The Indian Council of Historical Research (ICHR), under the aegis of the Human Resource Development (HRD) ministry, will be running a pilot project to determine whether the legendary Ram Sethu is a man-made structure or a natural phenomenon.
Also known as Adam's Bridge, the the chain of limestone shoals at the Palk Straits, linking the Tamil Nadu coast to Sri Lanka, is popularly believed to have been made by Rama's army of apes to facilitate his journey to rescue his wife, Sita, from Ravana, the king of Lanka.
ICHR chairman Y Sudershan Rao said so far India hasn't undertaken any underwater exploration to ascertain the status of the Ram Sethu. So the council will enlist the help of the rare expert in the field of underwater archaeology to train a group of historians in the area.
A group of scholars will gather in New Delhi for a few weeks in May to work under Professor Alok Tripathi of Assam University at Silchar, formerly with the Archaeological Survey of India, before diving deep into the ocean in October-November to run the actual survey.
Citing the example of historical research that proved Helen of Troy did exist in reality, Rao made a case for a similar investigation to find out if Ram Sethu was indeed made by human beings or is a natural formation found between Pamban Island or the Rameswaram Island, off the south-eastern coast of Tamil Nadu, India, and Mannar Island, off the north-western coast of Sri Lanka.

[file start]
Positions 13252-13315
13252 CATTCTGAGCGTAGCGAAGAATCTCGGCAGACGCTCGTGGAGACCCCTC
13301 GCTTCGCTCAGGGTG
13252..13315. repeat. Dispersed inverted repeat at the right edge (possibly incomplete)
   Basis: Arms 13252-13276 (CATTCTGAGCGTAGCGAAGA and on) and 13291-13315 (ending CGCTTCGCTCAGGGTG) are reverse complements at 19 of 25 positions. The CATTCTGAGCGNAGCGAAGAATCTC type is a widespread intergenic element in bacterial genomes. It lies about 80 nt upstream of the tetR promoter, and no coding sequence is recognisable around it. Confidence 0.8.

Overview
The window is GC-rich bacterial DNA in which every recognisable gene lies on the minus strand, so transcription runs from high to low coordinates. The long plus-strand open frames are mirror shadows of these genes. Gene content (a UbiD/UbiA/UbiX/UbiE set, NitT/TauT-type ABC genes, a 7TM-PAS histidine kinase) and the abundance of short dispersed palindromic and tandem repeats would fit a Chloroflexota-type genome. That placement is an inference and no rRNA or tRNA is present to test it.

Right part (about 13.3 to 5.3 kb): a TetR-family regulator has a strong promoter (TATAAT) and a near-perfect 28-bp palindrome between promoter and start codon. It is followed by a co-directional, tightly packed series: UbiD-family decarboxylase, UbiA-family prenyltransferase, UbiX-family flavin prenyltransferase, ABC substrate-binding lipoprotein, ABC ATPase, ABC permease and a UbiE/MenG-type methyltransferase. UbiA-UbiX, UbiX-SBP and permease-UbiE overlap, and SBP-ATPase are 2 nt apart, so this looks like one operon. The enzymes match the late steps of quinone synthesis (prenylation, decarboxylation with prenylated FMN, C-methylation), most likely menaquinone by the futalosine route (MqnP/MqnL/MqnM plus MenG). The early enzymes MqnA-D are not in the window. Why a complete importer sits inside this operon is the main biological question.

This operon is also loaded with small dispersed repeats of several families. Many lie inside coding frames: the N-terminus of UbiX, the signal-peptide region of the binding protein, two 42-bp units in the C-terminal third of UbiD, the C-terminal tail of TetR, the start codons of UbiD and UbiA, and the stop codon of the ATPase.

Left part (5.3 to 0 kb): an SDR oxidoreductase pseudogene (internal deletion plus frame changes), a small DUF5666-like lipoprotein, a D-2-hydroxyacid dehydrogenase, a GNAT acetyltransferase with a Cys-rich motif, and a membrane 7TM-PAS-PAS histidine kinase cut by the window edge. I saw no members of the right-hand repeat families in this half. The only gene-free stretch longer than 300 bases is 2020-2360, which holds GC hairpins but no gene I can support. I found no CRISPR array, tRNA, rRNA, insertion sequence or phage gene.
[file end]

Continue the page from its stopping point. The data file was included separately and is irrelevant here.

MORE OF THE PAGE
The timing of the survey, which follows the revival of the demand to build the Ram Mandir in Ayodhya after the elevation of Yogi Adityanath as the Chief Minister of Uttar Pradesh, may raise some eyebrows.
In 2003, a team of scientists concluded, using carbon dating, that the origin of the bridge matches the era of the Ramayana, though the link needed to be explored further. In 2007, an affidavit from the government of India said there was no proof of the structure being built by Ram.
The Sethusamudram project, which intends to dredge up the shallow sea in Palk Straits in order to create a shipping route along the Indian peninsula, ran into trouble with Hindutva outfits claiming that such a move would destroy the remnants of the Ram Setu, built by their revered Lord Ram.
Referring to the debate, Rao said, "ICHR would like to address this vital issue relating to our ancient past which may help us to judge the historicity and chronology of our great civilisations as reflected in our epics and other literature."
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